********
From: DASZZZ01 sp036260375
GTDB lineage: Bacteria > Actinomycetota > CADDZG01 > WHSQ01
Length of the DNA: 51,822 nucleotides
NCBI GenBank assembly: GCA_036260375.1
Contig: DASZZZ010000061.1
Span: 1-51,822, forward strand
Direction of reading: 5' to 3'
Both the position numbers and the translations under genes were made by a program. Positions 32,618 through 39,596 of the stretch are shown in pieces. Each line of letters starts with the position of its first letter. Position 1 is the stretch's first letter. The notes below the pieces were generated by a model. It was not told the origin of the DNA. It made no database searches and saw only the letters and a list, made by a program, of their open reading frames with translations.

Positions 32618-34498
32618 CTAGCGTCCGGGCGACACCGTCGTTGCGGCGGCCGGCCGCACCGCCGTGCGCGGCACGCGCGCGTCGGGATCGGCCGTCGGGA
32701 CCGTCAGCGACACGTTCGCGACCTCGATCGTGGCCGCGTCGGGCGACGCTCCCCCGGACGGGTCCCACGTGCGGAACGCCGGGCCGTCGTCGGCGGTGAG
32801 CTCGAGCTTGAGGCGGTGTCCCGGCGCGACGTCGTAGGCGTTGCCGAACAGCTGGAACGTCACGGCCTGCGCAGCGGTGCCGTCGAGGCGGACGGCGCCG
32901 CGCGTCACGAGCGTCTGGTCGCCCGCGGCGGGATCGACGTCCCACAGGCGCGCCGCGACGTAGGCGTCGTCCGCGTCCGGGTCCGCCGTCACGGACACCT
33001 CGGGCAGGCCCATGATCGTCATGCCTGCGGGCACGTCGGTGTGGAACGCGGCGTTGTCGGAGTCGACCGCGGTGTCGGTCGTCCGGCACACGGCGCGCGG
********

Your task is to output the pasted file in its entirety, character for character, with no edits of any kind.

From: DASZZZ01 sp036260375
GTDB lineage: Bacteria > Actinomycetota > CADDZG01 > WHSQ01
Length of the DNA: 51,822 nucleotides
NCBI GenBank assembly: GCA_036260375.1
Contig: DASZZZ010000061.1
Span: 1-51,822, forward strand
Direction of reading: 5' to 3'
Both the position numbers and the translations under genes were made by a program. Positions 32,618 through 39,596 of the stretch are shown in pieces. Each line of letters starts with the position of its first letter. Position 1 is the stretch's first letter. The notes below the pieces were generated by a model. It was not told the origin of the DNA. It made no database searches and saw only the letters and a list, made by a program, of their open reading frames with translations.

Positions 32618-34498
32618 CTAGCGTCCGGGCGACACCGTCGTTGCGGCGGCCGGCCGCACCGCCGTGCGCGGCACGCGCGCGTCGGGATCGGCCGTCGGGA
32701 CCGTCAGCGACACGTTCGCGACCTCGATCGTGGCCGCGTCGGGCGACGCTCCCCCGGACGGGTCCCACGTGCGGAACGCCGGGCCGTCGTCGGCGGTGAG
32801 CTCGAGCTTGAGGCGGTGTCCCGGCGCGACGTCGTAGGCGTTGCCGAACAGCTGGAACGTCACGGCCTGCGCAGCGGTGCCGTCGAGGCGGACGGCGCCG
32901 CGCGTCACGAGCGTCTGGTCGCCCGCGGCGGGATCGACGTCCCACAGGCGCGCCGCGACGTAGGCGTCGTCCGCGTCCGGGTCCGCCGTCACGGACACCT
33001 CGGGCAGGCCCATGATCGTCATGCCTGCGGGCACGTCGGTGTGGAACGCGGCGTTGTCGGAGTCGACCGCGGTGTCGGTCGTCCGGCACACGGCGCGCGG